Banks battles through multiple illnesses but still perseveres

For Rick Banks, the illness came on suddenly and without warning. He had played Santa Claus for the Lovell Downtown Mingle on Saturday, Nov. 18, and the next week drove his family to a Thanksgiving gathering in Gillette, then back again on Saturday, Nov. 25.Then it struck.[caption id="attachment_13413" align="alignright" width="300"] Julie and Rick Banks[/caption]“It was so weird. It was so fast,” said daughter Megan Rohrer. “He had been over the mountain to Gillette for Thanksgiving, and he drove home the day before he went into the hospital. On the 26th he started acting really crazy.“My mom (Julie) called me that morning and said, ‘Your dad is acting really weird. You need to come over here and help me.’”Rohrer drove immediately to her parents’ house and found her father in a state of delirium.“He was just out of it,” she said. “I found him on the couch and he was as white as a sheet. He could recognize me and could say my name, but he couldn’t quite put a name to my mom’s face. We were going to try to walk him to my Jeep, but he couldn’t walk so we called the ambulance.”Mother and daughter wheeled Rick to the front door of the home in an office chair, and EMTs met them at the door. They rushed him to North Big Horn Hospital where doctors found his blood pressure to be “scary low” and having a fever of 104.8, Rohrer said. Suspecting sepsis, she said, doctors ordered for him to be flown to the Billings Clinic “right away.”Rohrer said doctors in Billings told the family that his illness likely started as parainfluenza, which she said is the same thing as croup in kids. He had had a cough for a “couple of days” but nothing seemingly serious, she said.Doctors also diagnosed influenza caused pneumonia and complete kidney failure.“This all happened the night of the 26th and on the 27th,” Rohrer said. “It came on so fast, incredibly fast. He went to the ER, then ICU.“They started dialysis, and he was on it for a couple of weeks, but he almost died the night of the 27th. We had started to drive back to Lovell and made it to Laurel. They called all of us back.”Banks gradually improved, moving from ICU to a regular floor room after two weeks. He returned to Lovell on Dec. 29 and was “just fine” for four days, undergoing physical and occupational therapy at North Big Horn Hospital Clinic. But then he took a turn for the worse.“He was acting just fine on January 2, but on January 3 his oxygen dropped to 65 or 70 and he had a fever,” Rohrer said. “They decided to get really aggressive that day, Wednesday, and took all sorts of scans and x-rays and blood work. They ended up finding an empyema on his lower right lung – like an abscess orinfection pocket on the outside of his lung.“Ken (Ferbrache) decided to send him back to Billings that night.”Doctors in Billings elected to perform laparoscopic surgery to remove the empyema, Rohrer said, but it was too large, so they ended up removing the lower right lobe of his lung on Friday, Jan. 5.He remained in ICU until early last week, when he was moved to a cardiac floor to monitor his heart, which Rohrer said had been racing, and because the floor had drain tube facilities. The family had hoped that he would be able to return to Lovell on Tuesday (Jan. 16), but now it looks like he will return Friday or Monday, she said, noting that the extra few days may allow him to be transported by ambulance, after which he will remain in the hospital in Lovell for another week or two.Future and fundraiserBanks works for GK Construction as a truck driver and heavy equipment operator and is currently protected by the Family Medical Leave Act with his family stepping in to pay his portion of his health insurance premiums. But it is uncertain whether he will be able to return to work, and the FMLA runs out in early March, Rohrer said. The family has applied for disability in case he can no longer work, but there will be many more medical bills to pay.A fundraiser is scheduled for this Friday, Jan. 19, from 5 to 8 p.m. at the Big Horn Federal Hospitality Room where Cindy Allred will be selling her Opulenza Designs jewelry, with all proceeds going to the Banks family. There will also be a silent auction and bake sale. Jewelry can also be purchased online at Choose Rick Banks as the hostess at checkout.Rohrer said there is also a Caring Account on her Facebook page and her sister-in-law Rachel Banks’ Facebook page. A benefit account has been established at the Bank of Lovell, as well.“We’re waiting to see what the next step is,” Rohrer said. “Today (Tuesday) was Day 52 in the hospital for him.”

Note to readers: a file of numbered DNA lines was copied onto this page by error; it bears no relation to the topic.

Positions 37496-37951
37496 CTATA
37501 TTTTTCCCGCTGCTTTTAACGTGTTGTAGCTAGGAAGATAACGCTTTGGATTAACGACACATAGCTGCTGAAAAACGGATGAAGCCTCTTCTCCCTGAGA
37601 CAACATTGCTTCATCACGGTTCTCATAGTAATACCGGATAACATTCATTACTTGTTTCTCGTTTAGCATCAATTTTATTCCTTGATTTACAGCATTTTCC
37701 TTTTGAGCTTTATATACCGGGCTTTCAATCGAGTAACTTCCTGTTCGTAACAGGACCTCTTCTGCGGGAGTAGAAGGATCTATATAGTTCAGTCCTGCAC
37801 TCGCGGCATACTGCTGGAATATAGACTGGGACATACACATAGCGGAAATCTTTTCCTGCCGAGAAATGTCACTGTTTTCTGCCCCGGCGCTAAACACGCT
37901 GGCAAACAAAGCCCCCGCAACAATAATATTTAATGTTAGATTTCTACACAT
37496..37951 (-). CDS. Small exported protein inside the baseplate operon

By David Peck